launches blockchain app to help users sell their healthcare data | Digital Science has launched a new smartphone that acts as a global ledger where people can stake claims to their personal . The company is starting by treating as a personal property right.

Powered by IBM’s technology, the ledger will log people’s authorization for commercial use of their personal information, or not. can choose to share none of their information with third parties, or they may provide consent for their medical data to be used for specific purposes, such as cancer research.

The idea is that, once the app gathers enough consenting users, it will be able to leverage richer, higher-quality data for pursuits in pharmaceutical research—that data actively gathered and given by choice may be more complete and more useful compared to passively gathered, anonymized information, and that explicit, upfront consent carries value of its own.

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The ledger itself, meanwhile, will be decentralized, employing an immutable blockchain network that allows individuals and organizations to interact with people’s consents in a more openly transparent and secure manner.

The company bills personal data ownership as the “31st human right,” following the 30 codified by the United Nations’ Universal Declaration of Human Rights in 1948. It is starting with healthcare data before possibly moving on to other forms of information such as geolocation data, energy use or consumption preferences.

The app, My31, does not store any personal or medical data, but simply offers a record of a user’s property ownership and data-sharing preferences. The data itself will remain where it is currently stored, such as in electronic medical records or in research databases.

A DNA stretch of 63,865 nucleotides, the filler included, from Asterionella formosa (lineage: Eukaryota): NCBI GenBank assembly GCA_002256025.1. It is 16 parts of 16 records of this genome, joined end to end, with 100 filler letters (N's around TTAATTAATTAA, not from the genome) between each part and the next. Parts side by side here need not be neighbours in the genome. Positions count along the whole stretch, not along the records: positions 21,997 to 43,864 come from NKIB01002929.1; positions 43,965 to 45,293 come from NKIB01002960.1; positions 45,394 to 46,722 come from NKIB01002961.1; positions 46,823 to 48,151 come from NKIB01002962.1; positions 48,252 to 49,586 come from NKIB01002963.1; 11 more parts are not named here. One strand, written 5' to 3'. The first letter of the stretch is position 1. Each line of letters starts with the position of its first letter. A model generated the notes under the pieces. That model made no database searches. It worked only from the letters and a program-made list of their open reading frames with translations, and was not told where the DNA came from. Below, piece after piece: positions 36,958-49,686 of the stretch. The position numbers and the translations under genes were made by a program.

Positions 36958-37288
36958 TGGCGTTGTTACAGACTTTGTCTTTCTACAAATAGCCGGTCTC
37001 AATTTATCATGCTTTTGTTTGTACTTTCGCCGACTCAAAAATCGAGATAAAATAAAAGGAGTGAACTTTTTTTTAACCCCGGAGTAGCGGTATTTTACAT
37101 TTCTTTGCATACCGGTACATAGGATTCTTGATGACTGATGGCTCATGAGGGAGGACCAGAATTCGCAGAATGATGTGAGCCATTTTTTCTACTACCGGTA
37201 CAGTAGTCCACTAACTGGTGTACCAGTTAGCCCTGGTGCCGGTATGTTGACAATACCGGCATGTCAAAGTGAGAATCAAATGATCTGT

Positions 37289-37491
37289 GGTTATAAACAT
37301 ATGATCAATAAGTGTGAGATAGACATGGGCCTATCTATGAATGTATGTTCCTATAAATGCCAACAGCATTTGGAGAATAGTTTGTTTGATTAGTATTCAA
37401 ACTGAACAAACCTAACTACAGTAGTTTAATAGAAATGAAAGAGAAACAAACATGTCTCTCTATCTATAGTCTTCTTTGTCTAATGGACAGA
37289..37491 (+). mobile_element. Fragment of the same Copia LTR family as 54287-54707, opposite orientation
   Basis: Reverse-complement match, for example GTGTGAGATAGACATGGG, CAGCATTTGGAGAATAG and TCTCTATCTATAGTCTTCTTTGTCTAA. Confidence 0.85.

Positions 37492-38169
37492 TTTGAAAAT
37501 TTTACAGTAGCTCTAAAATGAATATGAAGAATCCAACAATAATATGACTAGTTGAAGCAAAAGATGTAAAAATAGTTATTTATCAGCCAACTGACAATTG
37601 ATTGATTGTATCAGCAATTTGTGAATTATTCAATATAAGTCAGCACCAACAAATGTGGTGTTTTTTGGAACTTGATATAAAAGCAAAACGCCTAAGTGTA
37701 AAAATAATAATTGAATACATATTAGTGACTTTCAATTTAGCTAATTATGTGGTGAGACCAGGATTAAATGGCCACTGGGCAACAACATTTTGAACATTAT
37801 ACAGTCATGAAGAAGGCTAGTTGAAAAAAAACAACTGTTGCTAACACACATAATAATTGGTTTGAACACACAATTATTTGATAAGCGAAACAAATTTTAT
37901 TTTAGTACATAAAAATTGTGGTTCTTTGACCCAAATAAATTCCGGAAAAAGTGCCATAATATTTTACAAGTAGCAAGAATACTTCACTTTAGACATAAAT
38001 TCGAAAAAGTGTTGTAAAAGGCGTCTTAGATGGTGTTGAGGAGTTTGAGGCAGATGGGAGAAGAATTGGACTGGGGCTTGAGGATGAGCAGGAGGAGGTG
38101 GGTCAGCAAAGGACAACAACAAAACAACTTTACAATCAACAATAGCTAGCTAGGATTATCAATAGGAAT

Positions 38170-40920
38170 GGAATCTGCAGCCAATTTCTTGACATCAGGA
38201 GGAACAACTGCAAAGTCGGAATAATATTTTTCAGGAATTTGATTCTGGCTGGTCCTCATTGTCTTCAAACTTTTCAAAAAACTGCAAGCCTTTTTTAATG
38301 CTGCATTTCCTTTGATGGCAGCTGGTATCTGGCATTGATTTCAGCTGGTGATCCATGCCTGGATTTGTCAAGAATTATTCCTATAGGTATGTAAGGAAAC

“By creating a global consent ledger built on the IBM Blockchain Platform, people, corporations, and the monetization of human data can co-exist sustainably,” said Richie Etwaru, founder and CEO of

“People will enjoy greater levels of security, privacy, and control while corporations will be able to lawfully benefit from access to higher quality data that has the explicit consent and authorization of its rightful owner,” said Etwaru, former chief officer at Iqvia.

Late last month, brought on former Pfizer executive Dan Karlin to be its industry transformation officer, to liaise with the pharmaceutical industry and help it take advantage of its data ledger.

“I am excited about showcasing how explicitly consented data can help drive better and more efficient research, to more quickly get drugs that work in the hands of patients,” said Karlin, who served as Pfizer’s head of clinical, informatics and regulatory strategy for digital medicine.

In addition, the company’s advisers include Craig Lipset, head of clinical innovation at Pfizer, Milind Kamkolkar, chief data officer at Sanofi, CNS Summit’s chief curator and chairman, Amir Kalali and Constellation Research CEO Ray Wang.

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